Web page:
T cell-dependent B cell hyperactivity in primary Sjögren's syndrome: Biomarker and target for treatmentVerstappen, G., 2018, [Groningen]: University of Groningen. 248 p.
Research output: Thesis › Thesis fully internal (DIV) › Academic
Primary Sjögren’s syndrome (pSS) is a chronic, systemic autoimmune disease, which predominantly affects the salivary and lacrimal glands. The main symptoms of pSS are a sensation of dry mouth, dry eyes, and chronic fatigue. In addition to the salivary and lacrimal glands, many other organs can be affected by the disease as well. pSS is characterized by over-activity of the adaptive immune system, in particular by hyperactivity of B lymphocytes (B cells). The aim of this thesis was to assess the role of T cell-dependent B cell hyperactivity as biomarker and target for treatment in pSS. We found that the frequency of T follicular helper (Tfh) cells in blood is a useful biomarker of systemic disease activity in pSS. However, locally in the inflamed glandular tissue also other T cell subsets and epithelium-associated B cells contribute significantly to the disease. Additionally, we reported in this thesis that the ratio of serum immunoglobulin free light chains (κ/λ) is a feasible biomarker of MALT-lymphoma presence in the salivary glands. In the second part of this thesis we studied the effects of treatment with rituximab or abatacept on T cell-dependent B cell hyperactivity in pSS patients. In particular Tfh cells in blood were affected by treatment, and their reduction correlated with decreased disease activity. Furthermore, abatacept treatment (which is aimed at T cell inhibition) also reduced B cell activity. We concluded that inhibition of the interaction between Tfh cells and B cells is crucial for successful treatment of disease activity in pSS.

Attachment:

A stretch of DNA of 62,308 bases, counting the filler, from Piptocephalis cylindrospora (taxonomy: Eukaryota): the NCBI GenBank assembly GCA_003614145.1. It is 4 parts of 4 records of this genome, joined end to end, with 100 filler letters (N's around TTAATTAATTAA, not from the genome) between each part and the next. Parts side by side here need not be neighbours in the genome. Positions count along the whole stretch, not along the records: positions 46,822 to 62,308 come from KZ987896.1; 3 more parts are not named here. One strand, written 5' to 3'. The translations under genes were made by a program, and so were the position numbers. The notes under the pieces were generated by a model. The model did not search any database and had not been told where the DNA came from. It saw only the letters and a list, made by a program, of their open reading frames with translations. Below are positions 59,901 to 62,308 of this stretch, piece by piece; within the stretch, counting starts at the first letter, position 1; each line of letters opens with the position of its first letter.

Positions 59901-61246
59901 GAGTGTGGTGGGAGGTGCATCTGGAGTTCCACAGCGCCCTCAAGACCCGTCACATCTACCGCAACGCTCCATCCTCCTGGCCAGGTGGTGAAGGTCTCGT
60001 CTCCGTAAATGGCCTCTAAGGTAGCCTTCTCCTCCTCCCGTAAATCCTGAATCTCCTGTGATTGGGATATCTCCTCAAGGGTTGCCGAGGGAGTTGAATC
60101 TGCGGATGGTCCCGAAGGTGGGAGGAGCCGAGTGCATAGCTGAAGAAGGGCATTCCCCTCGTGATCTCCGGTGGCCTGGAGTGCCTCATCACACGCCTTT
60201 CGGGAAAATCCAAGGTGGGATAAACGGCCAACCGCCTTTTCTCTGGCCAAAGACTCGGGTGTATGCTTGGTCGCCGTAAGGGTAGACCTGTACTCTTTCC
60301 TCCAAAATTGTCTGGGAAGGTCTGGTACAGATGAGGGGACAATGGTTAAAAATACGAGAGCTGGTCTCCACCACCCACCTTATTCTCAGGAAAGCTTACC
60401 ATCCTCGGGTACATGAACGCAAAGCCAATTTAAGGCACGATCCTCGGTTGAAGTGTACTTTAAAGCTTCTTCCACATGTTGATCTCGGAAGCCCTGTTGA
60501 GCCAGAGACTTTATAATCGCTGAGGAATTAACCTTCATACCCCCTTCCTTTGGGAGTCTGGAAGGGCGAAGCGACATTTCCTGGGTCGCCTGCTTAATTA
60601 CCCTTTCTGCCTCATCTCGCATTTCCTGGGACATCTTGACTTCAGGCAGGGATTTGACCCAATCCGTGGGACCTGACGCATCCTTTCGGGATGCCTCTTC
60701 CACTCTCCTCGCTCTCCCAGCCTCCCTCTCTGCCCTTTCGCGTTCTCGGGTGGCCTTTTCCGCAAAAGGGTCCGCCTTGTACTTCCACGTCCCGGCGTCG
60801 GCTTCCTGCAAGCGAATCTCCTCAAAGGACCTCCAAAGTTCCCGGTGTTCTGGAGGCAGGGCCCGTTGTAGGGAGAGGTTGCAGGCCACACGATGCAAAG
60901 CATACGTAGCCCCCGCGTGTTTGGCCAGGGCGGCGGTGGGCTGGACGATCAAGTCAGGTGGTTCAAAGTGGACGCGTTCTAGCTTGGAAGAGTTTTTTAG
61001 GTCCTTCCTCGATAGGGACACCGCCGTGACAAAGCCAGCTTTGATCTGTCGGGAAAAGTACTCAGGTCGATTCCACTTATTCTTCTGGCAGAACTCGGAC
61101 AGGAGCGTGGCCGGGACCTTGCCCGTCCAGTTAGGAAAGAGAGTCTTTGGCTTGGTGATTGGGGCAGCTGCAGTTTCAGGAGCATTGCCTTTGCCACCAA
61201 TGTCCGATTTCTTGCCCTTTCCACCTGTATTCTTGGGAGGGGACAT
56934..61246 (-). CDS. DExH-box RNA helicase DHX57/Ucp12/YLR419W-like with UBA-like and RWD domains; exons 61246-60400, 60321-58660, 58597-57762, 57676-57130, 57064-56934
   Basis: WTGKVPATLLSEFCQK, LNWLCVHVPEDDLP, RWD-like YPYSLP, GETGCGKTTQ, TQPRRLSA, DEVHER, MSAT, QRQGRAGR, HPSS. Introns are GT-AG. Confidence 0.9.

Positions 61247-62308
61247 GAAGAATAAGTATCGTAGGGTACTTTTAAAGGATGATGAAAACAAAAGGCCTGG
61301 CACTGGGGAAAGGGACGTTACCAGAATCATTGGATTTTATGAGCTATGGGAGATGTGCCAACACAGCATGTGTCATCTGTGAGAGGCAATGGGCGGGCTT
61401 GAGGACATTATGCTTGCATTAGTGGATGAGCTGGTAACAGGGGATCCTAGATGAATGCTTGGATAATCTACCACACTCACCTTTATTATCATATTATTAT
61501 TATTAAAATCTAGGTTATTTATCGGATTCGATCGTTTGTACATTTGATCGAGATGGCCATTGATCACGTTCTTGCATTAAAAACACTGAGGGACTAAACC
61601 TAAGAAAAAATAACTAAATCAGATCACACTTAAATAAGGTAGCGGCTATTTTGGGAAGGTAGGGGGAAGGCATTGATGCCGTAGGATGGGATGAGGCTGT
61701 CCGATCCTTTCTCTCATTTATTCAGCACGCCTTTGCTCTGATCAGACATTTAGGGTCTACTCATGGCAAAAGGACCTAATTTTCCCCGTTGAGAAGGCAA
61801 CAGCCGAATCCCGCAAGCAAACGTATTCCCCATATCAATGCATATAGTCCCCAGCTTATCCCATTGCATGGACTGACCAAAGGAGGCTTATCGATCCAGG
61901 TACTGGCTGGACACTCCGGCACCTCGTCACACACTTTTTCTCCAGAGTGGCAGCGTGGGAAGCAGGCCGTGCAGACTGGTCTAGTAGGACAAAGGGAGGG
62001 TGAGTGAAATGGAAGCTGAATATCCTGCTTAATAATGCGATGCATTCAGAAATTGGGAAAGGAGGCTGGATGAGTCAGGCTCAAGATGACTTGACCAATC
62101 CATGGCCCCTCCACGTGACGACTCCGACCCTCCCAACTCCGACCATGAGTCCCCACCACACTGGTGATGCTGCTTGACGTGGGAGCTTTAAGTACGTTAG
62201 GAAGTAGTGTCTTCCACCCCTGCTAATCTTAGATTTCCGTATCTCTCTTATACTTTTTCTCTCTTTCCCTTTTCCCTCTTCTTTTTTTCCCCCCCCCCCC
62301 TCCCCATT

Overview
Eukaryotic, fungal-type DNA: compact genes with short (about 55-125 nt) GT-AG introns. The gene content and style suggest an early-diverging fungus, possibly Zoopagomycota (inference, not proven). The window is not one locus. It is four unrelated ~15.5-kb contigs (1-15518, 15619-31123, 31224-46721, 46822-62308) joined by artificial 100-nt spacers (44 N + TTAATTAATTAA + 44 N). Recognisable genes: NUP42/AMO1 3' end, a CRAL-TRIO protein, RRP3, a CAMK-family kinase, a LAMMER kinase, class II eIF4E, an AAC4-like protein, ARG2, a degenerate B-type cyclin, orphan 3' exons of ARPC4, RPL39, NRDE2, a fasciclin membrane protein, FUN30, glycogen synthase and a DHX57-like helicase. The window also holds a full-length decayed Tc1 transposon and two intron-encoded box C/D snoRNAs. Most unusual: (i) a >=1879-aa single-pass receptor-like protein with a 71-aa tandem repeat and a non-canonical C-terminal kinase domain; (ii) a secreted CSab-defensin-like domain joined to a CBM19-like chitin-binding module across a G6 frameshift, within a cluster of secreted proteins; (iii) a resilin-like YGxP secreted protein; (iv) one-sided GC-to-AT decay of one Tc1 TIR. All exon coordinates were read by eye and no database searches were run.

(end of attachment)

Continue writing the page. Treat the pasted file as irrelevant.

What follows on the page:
|Qualification||Doctor of Philosophy|
|Place of Publication||[Groningen]|
|Publication status||Published - 2018|
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